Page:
ATHENS (Reuters) - Tayyip Erdogan will travel to Greece on Dec. 7-8, Greek sources said on Friday, in the first visit by a Turkish president in decades that have seen ties at times severely strained over issues from Aegean Sea rights to ethnically-split Cyprus.
Erdogan is expected to meet his Greek counterpart and Prime Minister Alexis Tsipras and discuss bilateral relations, security issues and the refugee crisis, following a 2016 EU-Ankara deal aimed at reducing migrant flows to Europe.
He is also expected to visit Thrace in northern Greece, where there is a Muslim minority.
Erdogan last visited fellow NAT member Greece in 2010 in his capacity as prime minister. His visit next week will be the first by a Turkish president to Greece in 65 years.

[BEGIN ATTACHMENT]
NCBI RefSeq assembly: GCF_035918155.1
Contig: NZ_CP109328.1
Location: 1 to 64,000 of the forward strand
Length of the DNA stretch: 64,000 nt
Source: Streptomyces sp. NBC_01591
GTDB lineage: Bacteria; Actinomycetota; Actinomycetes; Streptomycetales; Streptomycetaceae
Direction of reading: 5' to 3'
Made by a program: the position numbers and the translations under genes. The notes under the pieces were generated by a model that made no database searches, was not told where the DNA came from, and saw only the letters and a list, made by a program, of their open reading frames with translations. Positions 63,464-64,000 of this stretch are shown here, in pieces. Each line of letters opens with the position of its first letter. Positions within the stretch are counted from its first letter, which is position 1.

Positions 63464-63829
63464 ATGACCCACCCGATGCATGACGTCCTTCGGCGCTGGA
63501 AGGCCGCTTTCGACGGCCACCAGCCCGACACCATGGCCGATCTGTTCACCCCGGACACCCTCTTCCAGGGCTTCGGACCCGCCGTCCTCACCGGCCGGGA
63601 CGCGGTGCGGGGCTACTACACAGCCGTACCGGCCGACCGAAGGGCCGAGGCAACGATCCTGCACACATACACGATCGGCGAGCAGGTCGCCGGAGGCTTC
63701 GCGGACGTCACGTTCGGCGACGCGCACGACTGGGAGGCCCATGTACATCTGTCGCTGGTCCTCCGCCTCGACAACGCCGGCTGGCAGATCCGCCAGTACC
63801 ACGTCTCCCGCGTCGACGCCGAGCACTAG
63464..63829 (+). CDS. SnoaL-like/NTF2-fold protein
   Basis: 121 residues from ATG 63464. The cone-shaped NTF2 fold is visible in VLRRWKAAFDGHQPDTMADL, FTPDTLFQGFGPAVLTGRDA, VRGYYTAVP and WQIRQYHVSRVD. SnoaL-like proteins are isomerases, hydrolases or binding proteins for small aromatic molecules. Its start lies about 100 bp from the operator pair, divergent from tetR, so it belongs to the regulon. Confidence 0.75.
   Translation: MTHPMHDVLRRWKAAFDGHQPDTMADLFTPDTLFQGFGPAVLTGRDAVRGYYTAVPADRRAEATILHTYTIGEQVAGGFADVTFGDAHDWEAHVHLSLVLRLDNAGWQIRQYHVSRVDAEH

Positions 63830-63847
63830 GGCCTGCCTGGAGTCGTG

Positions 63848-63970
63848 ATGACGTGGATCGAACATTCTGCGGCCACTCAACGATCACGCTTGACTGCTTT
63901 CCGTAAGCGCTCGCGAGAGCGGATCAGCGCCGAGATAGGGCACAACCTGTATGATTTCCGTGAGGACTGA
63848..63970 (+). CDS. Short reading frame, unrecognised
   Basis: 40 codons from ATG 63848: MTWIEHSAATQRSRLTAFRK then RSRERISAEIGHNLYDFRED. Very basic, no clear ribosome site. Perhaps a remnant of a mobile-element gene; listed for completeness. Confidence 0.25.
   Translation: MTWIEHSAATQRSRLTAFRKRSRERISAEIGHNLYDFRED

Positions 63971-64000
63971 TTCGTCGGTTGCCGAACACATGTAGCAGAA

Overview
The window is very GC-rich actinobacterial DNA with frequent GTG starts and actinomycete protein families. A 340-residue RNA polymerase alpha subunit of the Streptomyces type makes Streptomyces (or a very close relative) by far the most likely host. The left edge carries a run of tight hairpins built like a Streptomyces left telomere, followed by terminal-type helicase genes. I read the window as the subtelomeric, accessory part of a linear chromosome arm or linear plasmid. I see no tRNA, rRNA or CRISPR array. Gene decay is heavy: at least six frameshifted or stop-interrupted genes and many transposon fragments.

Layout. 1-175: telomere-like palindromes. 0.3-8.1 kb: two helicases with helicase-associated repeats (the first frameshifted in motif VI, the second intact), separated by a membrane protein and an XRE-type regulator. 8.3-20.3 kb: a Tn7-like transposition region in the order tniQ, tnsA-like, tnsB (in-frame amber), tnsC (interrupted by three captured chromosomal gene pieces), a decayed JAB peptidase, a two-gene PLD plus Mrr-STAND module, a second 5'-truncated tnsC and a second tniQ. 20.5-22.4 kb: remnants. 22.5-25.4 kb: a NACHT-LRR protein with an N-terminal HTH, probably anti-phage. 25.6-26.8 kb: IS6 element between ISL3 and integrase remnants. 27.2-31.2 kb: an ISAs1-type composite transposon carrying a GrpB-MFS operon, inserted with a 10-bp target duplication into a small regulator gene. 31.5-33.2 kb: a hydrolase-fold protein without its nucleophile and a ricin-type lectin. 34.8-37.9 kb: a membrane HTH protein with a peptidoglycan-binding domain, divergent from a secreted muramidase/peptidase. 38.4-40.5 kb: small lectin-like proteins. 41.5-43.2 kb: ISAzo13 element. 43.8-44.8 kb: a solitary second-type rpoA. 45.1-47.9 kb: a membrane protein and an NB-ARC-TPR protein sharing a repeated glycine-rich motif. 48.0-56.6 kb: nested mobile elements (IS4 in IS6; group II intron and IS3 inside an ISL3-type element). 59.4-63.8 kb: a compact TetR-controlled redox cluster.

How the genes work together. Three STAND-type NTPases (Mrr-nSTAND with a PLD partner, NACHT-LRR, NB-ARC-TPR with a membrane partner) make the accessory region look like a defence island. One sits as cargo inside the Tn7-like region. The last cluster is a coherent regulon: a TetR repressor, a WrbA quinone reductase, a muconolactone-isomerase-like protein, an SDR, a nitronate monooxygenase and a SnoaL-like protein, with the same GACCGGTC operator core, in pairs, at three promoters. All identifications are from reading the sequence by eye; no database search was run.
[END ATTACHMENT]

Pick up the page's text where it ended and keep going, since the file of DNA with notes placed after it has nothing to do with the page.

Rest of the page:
Greece and Turkey, NATO allies, came to the brink of war in 1996 over the ownership of uninhabited Aegean islets.
Relations have improved since then but they are still at odds over issues from territorial disputes to Cyprus, which remains divided between Greek and Turkish Cypriot communities living on either side of a U.N.-monitored ceasefire line.
Eight Turkish soldiers commandeered a helicopter and flew it to northern Greece as a failed coup unfolded against Erdogan between July 15 and 16, 2016. Turkey has repeatedly demanded Greece hand them over but Greece’s highest court has rejected their extradition.
Greek police on Tuesday arrested nine Turkish citizens who were later charged with terrorism-related offences. They are accused of hoarding explosives and of links to an outlawed militant organisation responsible for suicide bombings in Turkey. They have denied any wrongdoing.
Reporting by Renee Maltezou; editing by Ralph Boulton